Hope Thanks :) The annotated version's got some potential - it might be fun to see what references they mention.


message 3: by Marcus (new)

Marcus Loved them as a kid, now that I look back on them, they're horrible. I completely agree that they plagiarized Lord of the Rings. They couldn't even come up with original characters! Raistlin...Gandalf, Gimli...Flint, Tanis...Legolas, Aragorn...Sturm, I could name a bunch of other similarities. And yeah, Spok from star trek was half human, half vulcan. These authors have absolutely nothing in their books that hasn't been stolen and twisted so it doesn't look exactly the same. It's like copying and pasting an essay off the internet for a school assignment, but changing a few words so that you can say it's yours. Good review.


Bluelily3 You know what? It's a FANTASY, get over it! ALL fantasy has elves, dwarves and other creatures that Tolkien wrote about, but that doesn't mean it's plagiarized! Newsflash, elves and other fantasy creatures were around in Norse Mythology long before Tolkien ever thought about writing about them. That's what fantasy novels are about. Terry Brooks and R.A. Salvatore didn't rip off Tolkien either. They just wrote fantasy, so what?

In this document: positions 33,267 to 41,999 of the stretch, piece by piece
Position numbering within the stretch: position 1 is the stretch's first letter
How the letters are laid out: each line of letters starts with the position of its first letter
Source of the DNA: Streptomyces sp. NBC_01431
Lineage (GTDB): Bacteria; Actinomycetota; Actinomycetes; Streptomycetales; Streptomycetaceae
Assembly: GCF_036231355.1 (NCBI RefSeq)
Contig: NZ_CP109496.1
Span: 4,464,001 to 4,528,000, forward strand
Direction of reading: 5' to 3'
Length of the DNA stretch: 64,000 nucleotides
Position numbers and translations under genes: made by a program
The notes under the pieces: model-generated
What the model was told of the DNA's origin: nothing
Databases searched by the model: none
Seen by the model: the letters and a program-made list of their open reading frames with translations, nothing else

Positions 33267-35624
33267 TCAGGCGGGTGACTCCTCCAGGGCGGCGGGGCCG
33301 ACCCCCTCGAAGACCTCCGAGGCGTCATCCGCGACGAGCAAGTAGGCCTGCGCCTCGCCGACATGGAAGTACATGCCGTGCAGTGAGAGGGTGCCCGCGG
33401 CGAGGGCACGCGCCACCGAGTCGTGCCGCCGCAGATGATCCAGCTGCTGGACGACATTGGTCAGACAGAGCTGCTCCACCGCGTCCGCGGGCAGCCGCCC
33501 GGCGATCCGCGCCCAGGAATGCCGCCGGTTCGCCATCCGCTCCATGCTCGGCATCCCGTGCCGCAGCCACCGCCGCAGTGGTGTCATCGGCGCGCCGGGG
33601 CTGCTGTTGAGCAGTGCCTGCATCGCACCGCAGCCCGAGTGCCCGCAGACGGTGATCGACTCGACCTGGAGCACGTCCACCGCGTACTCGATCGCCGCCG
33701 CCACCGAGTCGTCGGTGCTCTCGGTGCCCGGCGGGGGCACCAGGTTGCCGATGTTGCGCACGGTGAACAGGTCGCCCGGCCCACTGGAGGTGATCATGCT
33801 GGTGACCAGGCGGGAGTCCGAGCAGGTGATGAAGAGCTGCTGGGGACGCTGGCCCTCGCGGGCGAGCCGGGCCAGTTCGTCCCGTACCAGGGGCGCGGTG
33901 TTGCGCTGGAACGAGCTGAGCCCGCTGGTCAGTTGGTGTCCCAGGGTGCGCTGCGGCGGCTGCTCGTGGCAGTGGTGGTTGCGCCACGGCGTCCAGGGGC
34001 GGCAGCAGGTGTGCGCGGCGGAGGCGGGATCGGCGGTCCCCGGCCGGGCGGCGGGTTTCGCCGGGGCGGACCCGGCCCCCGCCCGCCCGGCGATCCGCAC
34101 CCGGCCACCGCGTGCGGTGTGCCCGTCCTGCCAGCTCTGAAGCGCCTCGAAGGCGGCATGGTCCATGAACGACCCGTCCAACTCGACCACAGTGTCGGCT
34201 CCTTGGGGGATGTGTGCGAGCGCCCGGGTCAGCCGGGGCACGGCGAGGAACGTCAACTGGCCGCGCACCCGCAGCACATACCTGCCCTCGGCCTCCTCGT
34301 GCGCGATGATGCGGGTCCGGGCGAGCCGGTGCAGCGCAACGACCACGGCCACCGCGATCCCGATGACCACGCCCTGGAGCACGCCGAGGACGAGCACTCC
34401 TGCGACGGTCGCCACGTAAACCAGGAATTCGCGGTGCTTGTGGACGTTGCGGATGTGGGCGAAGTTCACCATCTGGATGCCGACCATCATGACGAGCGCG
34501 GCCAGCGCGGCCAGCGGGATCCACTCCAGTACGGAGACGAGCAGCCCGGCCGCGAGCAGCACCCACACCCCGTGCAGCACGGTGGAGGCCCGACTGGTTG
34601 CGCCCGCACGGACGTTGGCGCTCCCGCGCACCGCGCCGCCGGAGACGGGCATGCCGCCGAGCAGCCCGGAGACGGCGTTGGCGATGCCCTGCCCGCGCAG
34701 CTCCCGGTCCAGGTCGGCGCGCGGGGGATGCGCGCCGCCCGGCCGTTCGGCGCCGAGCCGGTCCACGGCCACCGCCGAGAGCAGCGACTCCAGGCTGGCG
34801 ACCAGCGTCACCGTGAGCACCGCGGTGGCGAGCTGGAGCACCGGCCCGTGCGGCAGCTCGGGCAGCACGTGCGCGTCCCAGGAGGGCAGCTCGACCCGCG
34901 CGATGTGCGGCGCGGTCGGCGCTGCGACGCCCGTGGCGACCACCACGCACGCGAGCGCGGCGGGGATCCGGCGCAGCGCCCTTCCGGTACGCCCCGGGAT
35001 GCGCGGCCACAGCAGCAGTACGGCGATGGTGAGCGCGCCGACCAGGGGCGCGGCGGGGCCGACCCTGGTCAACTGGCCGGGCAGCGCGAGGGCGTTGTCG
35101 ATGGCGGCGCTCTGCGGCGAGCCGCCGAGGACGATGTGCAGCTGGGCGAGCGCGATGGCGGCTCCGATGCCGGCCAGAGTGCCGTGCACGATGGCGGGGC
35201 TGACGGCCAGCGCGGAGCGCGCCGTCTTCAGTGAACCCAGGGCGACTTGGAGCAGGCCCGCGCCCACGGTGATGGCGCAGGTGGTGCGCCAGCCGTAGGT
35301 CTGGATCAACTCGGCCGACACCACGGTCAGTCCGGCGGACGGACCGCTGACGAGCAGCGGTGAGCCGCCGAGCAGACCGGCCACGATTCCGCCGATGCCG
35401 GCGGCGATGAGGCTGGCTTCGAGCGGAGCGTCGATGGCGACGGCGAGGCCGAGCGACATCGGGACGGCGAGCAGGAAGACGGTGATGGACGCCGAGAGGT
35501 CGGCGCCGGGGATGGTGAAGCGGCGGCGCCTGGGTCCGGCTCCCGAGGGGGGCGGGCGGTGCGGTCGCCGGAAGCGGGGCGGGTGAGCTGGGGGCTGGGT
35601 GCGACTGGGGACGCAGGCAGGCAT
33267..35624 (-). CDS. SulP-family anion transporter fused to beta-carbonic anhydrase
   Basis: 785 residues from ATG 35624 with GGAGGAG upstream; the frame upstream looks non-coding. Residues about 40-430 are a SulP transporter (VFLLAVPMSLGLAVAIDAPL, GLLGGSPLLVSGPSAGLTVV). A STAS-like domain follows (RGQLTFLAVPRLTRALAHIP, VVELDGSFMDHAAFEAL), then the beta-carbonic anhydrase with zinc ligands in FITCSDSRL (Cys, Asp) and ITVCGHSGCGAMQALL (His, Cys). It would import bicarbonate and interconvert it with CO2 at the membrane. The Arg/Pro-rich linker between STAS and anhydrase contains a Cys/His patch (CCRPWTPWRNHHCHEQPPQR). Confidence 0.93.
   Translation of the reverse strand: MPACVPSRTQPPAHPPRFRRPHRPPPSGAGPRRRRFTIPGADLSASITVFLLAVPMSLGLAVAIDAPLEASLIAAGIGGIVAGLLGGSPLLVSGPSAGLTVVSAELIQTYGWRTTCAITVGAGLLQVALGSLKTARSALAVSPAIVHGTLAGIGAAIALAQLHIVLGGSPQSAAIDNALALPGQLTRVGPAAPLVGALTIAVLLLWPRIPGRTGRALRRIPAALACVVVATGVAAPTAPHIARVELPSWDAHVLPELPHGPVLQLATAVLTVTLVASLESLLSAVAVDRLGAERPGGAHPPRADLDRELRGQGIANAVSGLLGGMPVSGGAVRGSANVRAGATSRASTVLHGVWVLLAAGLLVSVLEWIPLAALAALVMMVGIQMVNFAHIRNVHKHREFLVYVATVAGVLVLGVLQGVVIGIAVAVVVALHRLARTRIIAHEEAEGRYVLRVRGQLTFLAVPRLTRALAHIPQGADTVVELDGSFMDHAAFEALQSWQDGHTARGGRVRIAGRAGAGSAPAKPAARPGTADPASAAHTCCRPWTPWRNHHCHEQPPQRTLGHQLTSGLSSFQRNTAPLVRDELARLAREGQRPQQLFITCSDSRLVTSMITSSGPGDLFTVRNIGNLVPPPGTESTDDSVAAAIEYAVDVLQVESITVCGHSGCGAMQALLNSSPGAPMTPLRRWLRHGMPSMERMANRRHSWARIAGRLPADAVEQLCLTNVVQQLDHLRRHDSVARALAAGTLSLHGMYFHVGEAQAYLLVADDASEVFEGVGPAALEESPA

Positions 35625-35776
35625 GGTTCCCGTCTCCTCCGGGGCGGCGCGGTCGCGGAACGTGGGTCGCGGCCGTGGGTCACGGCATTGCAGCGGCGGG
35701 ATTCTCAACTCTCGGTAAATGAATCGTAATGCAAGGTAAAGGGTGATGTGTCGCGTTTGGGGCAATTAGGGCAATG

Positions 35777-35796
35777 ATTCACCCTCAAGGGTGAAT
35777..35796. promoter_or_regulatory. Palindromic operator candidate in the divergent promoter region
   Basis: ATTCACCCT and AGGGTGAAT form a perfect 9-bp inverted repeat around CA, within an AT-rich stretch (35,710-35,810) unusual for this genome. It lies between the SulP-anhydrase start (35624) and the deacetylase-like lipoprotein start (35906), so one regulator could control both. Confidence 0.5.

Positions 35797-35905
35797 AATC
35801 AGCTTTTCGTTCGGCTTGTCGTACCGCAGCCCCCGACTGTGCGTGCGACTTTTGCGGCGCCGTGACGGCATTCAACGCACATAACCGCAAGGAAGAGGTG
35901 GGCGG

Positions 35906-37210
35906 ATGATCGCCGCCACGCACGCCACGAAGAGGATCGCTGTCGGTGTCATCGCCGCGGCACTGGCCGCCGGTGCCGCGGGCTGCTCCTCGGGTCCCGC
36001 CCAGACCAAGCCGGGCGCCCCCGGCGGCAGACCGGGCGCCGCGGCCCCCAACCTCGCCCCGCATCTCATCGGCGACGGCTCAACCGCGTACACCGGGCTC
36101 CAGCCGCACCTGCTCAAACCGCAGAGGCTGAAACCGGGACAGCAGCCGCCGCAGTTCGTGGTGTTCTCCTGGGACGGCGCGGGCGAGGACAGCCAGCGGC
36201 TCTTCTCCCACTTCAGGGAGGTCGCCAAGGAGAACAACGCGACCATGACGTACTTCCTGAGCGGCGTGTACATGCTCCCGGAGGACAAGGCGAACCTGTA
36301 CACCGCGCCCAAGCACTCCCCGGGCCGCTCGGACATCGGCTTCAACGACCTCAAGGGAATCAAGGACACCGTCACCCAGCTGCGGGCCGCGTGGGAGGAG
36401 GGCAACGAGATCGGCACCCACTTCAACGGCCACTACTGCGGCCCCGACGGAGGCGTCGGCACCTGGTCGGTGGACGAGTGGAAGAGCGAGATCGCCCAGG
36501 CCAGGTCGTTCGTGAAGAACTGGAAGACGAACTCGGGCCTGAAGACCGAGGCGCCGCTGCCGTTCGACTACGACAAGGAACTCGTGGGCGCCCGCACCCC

Robert Brina I have to agree with Bluelily, although I do have to admit that I did think of Spock with Tanis, I have always thought of elves as the same as Vulcans in a whole. I can't even imagine Raistlin being compared with Gandalf. First, I couldn't imagine Gandalf ever being or even thinking of being Evil. Second, again Bluelily is right, fantasy and wizards go hand in hand, every fantasy story I have ever read has a wizard whether they be good or Evil or one of each. Third, I actually liked Raistlin's character. Dwarves as a whole are always surly, grumpy, mostly taciturn characters, again in every story I've read. It's hard to make any of them anything else, so therefore every fantasy could be construed as being plagiarized. Not to mention that every writer got their inspiration and ideas from an author and/or story/characters that they fell in love with themselves. So, although some authors may go to the extreme of copying other authors' characters, most of them can be compared to other characters in other stories somewhere.